In mammalian enucleated erythrocytes, the α and β chains forming hemoglobin are present at high concentrations, resulting in an efficient O2 transport mechanism (Schechter, 2008). However, Hb chains have been detected also in a plethora of non-erythroid cells including neurons and glial cells (Biagioli et al., 2009).
As a first step, based on active transcription within human red blood cells (Kabanova et al., 2009) and, more importantly, given that Hb transcripts are present at high levels in mammalian mature circulating erythrocytes (Gotting and Nikinmaa, 2015), we hypothesized that the presence of blood in human frontal cortex could potentially jeopardize hemoglobin gene expression dysregulation. In addition, Wu and colleagues suggested that cerebral blood supply could represent another source of brain hemoglobin. For example, the commonly observed AD cerebrovascular lesions induce transient infiltration of erythrocytes from circulation into the brain parenchyma, thus influencing hemoglobin levels (Wu et al., 2004).
Only few studies concerning Hb dysregulation in neurodegenerative-affected patients have considered red blood cells (RBCs) hemoglobin contribution. Tissue contamination with RBCs could influence the neuronal/glial hemoglobin expression analysis. Ferrer and colleagues reported neuronal hemoglobin to be reduced in AD and other neurodegeneration affected brains using both immunohistochemistry and immunofluorescence. Due to intravascular RBCs contamination, they considered Western blot technique not useful to analyze minor modifications of hemoglobin in nervous system (Ferrer et al., 2011).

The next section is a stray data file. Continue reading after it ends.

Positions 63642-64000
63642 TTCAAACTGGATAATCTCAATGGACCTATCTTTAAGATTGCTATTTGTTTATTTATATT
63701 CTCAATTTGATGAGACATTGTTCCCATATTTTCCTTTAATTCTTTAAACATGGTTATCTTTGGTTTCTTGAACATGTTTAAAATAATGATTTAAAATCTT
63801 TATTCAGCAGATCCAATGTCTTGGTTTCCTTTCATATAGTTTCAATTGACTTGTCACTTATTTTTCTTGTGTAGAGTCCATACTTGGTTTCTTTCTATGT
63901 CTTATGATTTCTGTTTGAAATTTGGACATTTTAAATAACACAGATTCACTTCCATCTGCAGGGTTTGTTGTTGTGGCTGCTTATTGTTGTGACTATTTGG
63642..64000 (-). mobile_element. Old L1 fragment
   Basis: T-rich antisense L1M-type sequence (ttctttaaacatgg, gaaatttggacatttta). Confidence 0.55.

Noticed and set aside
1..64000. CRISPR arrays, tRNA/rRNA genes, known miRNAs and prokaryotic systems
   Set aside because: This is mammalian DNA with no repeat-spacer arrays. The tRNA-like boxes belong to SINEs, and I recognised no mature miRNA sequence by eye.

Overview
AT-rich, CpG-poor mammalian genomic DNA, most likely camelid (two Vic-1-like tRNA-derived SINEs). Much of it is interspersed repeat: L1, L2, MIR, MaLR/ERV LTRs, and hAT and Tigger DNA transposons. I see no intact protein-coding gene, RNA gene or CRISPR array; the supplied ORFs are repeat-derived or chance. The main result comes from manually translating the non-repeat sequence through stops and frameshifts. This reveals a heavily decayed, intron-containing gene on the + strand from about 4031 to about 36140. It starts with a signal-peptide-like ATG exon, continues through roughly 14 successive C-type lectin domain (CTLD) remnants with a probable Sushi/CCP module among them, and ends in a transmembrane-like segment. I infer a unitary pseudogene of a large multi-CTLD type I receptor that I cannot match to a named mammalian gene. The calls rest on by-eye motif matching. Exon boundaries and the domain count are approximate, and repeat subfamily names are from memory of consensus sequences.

To confirm this idea, we analyzed all our samples and we observed that even small amount of blood-derived RNA showed high levels of both Hb and reference genes. Thus, we decided to include the CT-value of ALAS2 in ΔCT formula, for both patients and control samples. In particular, we subtracted the CT value of ALAS2 to the canonical ΔCT, normalizing the expression of both hemoglobin (HBB and HBA1/2) and housekeeping genes (GAPDH, ACTB, RPL19, B2M) for erythrocytes content. The resulting “blood normalized” ΔΔCT was used to calculate the fold change.
Re-analyzing RT-qPCR data with this improved method, we observed a strong down-regulation of both hemoglobin gene transcripts in patients with Alzheimer's disease. Similarly, we observed reduced hemoglobin protein levels with immunofluorescence staining, further corroborating the robustness of our analysis.
Regarding prion diseases groups, dysregulated HBB and HBA1/2 transcript levels followed different trends depending on the disease type. Genetic and sporadic prion diseases affected patients did not exhibit any alteration for what concerns hemoglobin genes expression, suggesting that prion infection may exert a limited impact on the transcriptional machinery involved in neuronal hemoglobin expression.
However, the analysis of HBB and HBA1/2 mRNA levels in acquired prion diseases patients revealed some differences, suggesting that exogenous prions might exert an impact on Hb metabolism. In particular, while an up-regulation for both hemoglobin genes was evident in vCJD patients (statistically significant for HBA1/2 expression), iCJD group exhibited a down-regulated Hb gene expression (statistically significant for HBB expression).